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nettle

[net-l] /ˈnɛt l/
noun
1.
any plant of the genus Urtica, covered with stinging hairs.
Compare nettle family.
2.
any of various allied or similar plants.
verb (used with object), nettled, nettling.
3.
to irritate, annoy, or provoke.
4.
to sting as a nettle does.
Idioms
5.
grasp the nettle, Australian. to undertake or tackle an unpleasant task.
Origin
900
before 900; Middle English; Old English netele (noun); cognate with Dutch netel, German Nessel, Norwegian netla
Related forms
nettlelike, adjective
nettler, noun
nettly, adjective
unnettled, adjective
Dictionary.com Unabridged
Based on the Random House Dictionary, © Random House, Inc. 2014.
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Examples for nettled
  • Twain was often nettled by the contrary suggestion, that he was playing the comic when in fact he was attempting to be serious.
  • nettled at thus being foiled, the fence breaker set himself for the next.
British Dictionary definitions for nettled

nettle

/ˈnɛtəl/
noun
1.
any weedy plant of the temperate urticaceous genus Urtica, such as U. dioica (stinging nettle), having serrated leaves with stinging hairs and greenish flowers
2.
any of various other urticaceous plants with stinging hairs or spines
3.
any of various plants that resemble urticaceous nettles, such as the dead-nettle, hemp nettle, and horse nettle
4.
grasp the nettle, to attempt or approach something with boldness and courage
verb (transitive)
5.
to bother; irritate
6.
to sting as a nettle does
Derived Forms
nettle-like, adjective
nettly, adjective
Word Origin
Old English netele; related to Old High German nazza (German Nessel)
Collins English Dictionary - Complete & Unabridged 2012 Digital Edition
© William Collins Sons & Co. Ltd. 1979, 1986 © HarperCollins
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Word Origin and History for nettled
adj.

"vexed, irritated," c.1400, figurative adjectival use of past participle of nettle (v.).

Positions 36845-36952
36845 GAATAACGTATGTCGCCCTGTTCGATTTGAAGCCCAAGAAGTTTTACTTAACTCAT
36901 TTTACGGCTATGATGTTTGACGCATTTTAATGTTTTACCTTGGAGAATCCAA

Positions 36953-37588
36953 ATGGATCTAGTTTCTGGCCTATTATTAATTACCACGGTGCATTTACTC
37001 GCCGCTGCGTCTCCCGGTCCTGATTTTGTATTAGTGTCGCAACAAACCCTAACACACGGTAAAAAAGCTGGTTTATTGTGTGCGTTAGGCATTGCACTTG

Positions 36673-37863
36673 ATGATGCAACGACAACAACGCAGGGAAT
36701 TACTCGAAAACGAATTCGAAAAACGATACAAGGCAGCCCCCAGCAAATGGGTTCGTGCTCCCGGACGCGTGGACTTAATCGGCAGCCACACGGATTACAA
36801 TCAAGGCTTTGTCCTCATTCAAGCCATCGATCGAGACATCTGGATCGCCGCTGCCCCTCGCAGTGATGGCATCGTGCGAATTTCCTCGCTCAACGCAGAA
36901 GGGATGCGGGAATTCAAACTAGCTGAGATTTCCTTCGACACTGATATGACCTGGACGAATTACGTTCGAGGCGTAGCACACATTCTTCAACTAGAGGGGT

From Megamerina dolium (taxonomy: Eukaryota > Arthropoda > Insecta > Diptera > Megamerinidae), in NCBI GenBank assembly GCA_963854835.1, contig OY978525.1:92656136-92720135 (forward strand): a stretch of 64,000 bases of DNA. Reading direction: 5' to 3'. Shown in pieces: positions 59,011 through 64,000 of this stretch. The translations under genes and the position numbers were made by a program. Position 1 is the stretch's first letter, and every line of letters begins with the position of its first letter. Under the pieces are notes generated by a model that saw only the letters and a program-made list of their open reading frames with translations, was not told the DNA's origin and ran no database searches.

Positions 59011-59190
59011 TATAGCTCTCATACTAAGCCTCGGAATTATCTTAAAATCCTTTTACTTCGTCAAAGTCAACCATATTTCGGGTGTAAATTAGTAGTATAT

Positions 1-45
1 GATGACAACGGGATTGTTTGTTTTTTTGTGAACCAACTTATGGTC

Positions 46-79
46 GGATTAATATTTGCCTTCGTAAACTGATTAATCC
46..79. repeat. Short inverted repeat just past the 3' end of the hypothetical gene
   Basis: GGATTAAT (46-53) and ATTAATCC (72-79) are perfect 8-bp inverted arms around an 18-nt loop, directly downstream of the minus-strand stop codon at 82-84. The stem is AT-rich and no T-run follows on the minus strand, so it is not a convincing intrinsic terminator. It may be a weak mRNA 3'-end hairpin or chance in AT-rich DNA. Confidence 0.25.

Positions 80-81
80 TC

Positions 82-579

nettle

n.

stinging plant, Old English netele, from Proto-Germanic *natilon (cf. Old Saxon netila, Middle Dutch netele, Dutch netel, German Nessel, M.Da. nædlæ "nettle"), diminutive of *naton, perhaps from PIE root *ned- "to twist, knot" (see net (n.)). "[N]ettles or plants of closely related genera such as hemp were used as a source of fiber" [Watkins].

v.

c.1400, "to beat with nettles," from nettle (n.). Figurative sense of "irritate, provoke" is from 1560s. Related: Nettled; nettling.

Online Etymology Dictionary, © 2010 Douglas Harper
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nettled in the Bible

(1.) Heb. haral, "pricking" or "burning," Prov. 24:30, 31 (R.V. marg., "wild vetches"); Job 30:7; Zeph. 2:9. Many have supposed that some thorny or prickly plant is intended by this word, such as the bramble, the thistle, the wild plum, the cactus or prickly pear, etc. It may probably be a species of mustard, the Sinapis arvensis, which is a pernicious weed abounding in corn-fields. Tristram thinks that this word "designates the prickly acanthus (Acanthus spinosus), a very common and troublesome weed in the plains of Palestine." (2.) Heb. qimmosh, Isa. 34:13; Hos. 9:6; Prov. 24:31 (in both versions, "thorns"). This word has been regarded as denoting thorns, thistles, wild camomile; but probably it is correctly rendered "nettle," the Urtica pilulifera, "a tall and vigorous plant, often 6 feet high, the sting of which is much more severe and irritating than that of our common nettle."

Easton's 1897 Bible Dictionary
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